Translations King’s Theatre

Brian Friel’s play is set in the fictional Irish village of Ballybeg in 1833 but the themes it covers are as relevant today as when it was first performed in 1980 in Derry at the height of the Troubles in Northern Ireland. There are references to real events in Irish history and portents of things to come such as the Great Famine and mass emigration, rebellion and resistance. However, the play is not just a treatise on Irish history, it is a play which will move you, make you laugh out loud sometimes and get you thinking on its universal messages about communication and understanding.

The story revolves around the return of Owen to his home village after an absence of six years in Dublin. He arrives with members of the British Army which employs him as a translator and go between for the British and the Irish as the Army work on an Ordnance Survey map of Ireland. In particular he brings with him Lieutenant Yolland, an English officer who, in trying to become part of the community, unwittingly becomes the catalyst for changing it terribly.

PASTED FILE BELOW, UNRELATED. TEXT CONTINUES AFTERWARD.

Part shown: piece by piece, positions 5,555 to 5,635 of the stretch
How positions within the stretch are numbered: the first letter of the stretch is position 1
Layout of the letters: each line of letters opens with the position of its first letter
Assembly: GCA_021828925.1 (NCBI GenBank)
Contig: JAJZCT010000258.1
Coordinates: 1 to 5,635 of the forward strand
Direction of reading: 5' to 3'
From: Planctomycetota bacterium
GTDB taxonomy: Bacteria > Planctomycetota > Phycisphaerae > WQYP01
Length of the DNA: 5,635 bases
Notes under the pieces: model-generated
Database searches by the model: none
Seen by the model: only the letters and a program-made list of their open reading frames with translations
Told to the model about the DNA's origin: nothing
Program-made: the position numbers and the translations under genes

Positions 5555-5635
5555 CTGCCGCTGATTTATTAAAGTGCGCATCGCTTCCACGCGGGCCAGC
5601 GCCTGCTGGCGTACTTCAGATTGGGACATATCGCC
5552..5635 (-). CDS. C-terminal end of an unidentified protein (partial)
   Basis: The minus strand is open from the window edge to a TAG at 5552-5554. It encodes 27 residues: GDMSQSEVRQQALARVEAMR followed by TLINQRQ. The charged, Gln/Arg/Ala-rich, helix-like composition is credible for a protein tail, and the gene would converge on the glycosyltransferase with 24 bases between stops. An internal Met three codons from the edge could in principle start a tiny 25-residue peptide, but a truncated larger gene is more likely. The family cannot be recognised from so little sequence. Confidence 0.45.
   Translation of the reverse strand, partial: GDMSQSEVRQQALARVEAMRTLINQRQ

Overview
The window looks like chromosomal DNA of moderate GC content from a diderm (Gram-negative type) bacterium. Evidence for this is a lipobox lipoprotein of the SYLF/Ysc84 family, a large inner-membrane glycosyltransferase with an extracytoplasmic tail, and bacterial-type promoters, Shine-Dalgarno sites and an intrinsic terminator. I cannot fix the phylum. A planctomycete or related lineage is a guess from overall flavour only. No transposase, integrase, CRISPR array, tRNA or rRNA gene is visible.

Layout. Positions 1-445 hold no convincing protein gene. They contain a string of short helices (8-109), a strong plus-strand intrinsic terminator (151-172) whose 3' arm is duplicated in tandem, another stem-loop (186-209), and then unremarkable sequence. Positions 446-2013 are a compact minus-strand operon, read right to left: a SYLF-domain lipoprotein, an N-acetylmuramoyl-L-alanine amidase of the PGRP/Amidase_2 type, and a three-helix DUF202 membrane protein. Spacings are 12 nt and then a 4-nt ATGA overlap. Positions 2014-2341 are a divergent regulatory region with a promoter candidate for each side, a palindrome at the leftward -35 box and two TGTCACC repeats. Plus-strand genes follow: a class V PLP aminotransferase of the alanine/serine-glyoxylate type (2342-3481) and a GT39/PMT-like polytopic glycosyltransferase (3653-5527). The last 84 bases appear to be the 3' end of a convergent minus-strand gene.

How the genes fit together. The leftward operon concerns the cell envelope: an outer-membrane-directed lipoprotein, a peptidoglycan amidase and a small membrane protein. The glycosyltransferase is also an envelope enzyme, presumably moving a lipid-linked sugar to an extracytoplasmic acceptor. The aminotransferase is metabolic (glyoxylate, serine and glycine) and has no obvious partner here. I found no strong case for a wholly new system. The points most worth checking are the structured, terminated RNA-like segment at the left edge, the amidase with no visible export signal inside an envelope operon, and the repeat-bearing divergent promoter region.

Owen at first represents the move for “progress” and wholeheartedly throws himself into the task of changing ancient Irish place names to standardised English replacements. His brother Manus berates him for his betrayal of his Irish heritage and his father, the local schoolmaster, is too deep in his love of his beloved classics and the local poteen to take up either extreme. Yolland is captivated by Ireland and by its people and its language and unfortunately also with Maire, Manus’s intended.

Communication, or miscommunication, throughout the play is a key theme. The locals can’t speak English and the English can’t speak Gaelic. Manus can speak English but won’t. Yolland wants to speak Gaelic but can’t. The father speaks Latin and Greek which neither the locals nor the English can. Sarah, who is deaf and dumb, communicates with sign language and cannot be understood by her fellow Irish. Yolland and Maire can’t understand each other’s language but understand each other perfectly. We understand that the Irish characters are supposed to be speaking Gaelic on stage although in reality they are speaking in English and this gives rise to some comic as well as tragic scenes where the inability to communicate and understand each other causes chaos and confusion. Ultimately, there is a realisation of the importance of language in nurturing the spirit of a people and its culture and how it separates or binds us to others.

The set is simple, with a huge backdrop of sky and effective use of lighting creating the atmosphere of a hot summer’s day to the starry sky of the evening scene of the dance. The play is directed by acclaimed actor and director Adrian Dunbar and the actors are impeccable, particularly Des McAleer as Hugh.

Overall, this is well worth a visit.

Irene Brownlee